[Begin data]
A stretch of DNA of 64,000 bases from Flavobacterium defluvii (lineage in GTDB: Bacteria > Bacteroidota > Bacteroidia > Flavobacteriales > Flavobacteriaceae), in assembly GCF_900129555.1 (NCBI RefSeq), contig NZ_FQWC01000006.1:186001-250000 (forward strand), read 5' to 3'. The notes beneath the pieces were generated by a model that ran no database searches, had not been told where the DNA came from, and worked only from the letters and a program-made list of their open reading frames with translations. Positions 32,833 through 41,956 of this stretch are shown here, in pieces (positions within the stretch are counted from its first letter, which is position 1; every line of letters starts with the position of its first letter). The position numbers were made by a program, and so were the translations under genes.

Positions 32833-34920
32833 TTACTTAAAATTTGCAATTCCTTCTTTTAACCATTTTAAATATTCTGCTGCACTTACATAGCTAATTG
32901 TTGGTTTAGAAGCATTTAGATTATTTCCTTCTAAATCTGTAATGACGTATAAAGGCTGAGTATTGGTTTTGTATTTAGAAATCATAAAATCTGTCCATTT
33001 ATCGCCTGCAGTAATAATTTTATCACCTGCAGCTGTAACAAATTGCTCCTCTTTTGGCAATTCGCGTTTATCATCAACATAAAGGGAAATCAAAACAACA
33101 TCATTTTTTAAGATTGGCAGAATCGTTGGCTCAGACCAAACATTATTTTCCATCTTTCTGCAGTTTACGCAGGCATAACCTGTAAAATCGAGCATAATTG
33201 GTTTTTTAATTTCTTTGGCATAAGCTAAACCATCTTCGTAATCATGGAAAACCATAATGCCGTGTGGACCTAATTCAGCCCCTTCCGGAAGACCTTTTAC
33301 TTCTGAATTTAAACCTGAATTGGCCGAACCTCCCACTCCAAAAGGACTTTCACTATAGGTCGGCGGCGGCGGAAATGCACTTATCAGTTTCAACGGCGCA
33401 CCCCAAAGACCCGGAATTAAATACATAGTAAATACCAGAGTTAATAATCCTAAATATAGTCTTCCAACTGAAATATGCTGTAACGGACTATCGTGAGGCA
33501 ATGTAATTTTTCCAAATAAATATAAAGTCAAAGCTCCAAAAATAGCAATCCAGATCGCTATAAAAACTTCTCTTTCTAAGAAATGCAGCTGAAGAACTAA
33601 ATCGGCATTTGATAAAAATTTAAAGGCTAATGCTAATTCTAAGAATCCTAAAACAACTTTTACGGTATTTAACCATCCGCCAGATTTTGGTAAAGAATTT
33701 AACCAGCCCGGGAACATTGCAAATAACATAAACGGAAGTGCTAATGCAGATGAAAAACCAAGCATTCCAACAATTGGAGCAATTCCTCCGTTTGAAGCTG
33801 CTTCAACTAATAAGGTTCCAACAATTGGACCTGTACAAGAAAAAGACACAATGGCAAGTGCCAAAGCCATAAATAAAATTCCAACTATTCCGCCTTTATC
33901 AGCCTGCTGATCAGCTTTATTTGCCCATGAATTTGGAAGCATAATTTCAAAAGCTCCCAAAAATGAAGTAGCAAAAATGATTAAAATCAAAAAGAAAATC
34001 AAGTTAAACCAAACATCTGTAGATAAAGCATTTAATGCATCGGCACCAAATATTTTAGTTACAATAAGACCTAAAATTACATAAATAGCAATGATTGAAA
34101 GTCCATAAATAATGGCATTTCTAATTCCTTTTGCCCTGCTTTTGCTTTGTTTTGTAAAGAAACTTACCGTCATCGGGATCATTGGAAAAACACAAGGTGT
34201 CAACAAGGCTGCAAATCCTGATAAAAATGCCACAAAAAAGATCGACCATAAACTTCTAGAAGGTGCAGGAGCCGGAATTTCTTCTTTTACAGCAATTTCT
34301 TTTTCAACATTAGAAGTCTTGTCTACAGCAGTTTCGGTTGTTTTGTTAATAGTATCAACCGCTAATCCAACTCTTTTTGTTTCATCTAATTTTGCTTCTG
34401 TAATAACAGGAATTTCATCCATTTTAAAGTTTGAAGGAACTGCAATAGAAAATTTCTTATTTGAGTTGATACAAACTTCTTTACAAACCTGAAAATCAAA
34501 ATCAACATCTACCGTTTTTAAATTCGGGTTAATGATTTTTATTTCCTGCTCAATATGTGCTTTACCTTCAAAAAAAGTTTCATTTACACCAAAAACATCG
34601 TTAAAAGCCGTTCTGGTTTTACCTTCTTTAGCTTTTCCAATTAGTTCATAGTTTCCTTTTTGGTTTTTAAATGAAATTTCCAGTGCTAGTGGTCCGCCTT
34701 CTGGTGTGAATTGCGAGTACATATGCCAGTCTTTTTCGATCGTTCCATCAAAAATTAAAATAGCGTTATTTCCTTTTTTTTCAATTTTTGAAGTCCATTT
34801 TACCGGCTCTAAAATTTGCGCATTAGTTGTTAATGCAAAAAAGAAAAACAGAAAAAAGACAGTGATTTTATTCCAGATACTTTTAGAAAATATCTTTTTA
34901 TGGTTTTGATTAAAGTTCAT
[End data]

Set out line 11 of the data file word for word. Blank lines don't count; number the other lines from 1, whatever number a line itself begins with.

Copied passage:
33601 ATCGGCATTTGATAAAAATTTAAAGGCTAATGCTAATTCTAAGAATCCTAAAACAACTTTTACGGTATTTAACCATCCGCCAGATTTTGGTAAAGAATTT